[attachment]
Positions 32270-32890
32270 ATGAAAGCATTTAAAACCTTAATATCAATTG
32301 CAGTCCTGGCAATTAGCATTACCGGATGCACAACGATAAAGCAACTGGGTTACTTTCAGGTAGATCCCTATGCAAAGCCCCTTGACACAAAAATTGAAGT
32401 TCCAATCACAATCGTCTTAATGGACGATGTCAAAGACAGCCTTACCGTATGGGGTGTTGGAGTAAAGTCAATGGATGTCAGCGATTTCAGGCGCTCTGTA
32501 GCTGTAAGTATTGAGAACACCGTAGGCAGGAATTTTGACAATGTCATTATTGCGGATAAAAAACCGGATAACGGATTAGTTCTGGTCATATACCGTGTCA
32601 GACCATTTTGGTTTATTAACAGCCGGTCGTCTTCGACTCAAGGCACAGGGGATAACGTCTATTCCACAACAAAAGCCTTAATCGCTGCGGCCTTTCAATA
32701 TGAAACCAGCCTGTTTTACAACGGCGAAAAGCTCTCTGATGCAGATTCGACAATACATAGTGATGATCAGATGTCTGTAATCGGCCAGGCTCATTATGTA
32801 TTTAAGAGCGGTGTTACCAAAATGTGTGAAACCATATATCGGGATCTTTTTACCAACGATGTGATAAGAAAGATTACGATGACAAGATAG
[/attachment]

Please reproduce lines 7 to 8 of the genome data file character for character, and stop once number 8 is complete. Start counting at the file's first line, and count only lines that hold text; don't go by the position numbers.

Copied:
32701 TGAAACCAGCCTGTTTTACAACGGCGAAAAGCTCTCTGATGCAGATTCGACAATACATAGTGATGATCAGATGTCTGTAATCGGCCAGGCTCATTATGTA
32801 TTTAAGAGCGGTGTTACCAAAATGTGTGAAACCATATATCGGGATCTTTTTACCAACGATGTGATAAGAAAGATTACGATGACAAGATAG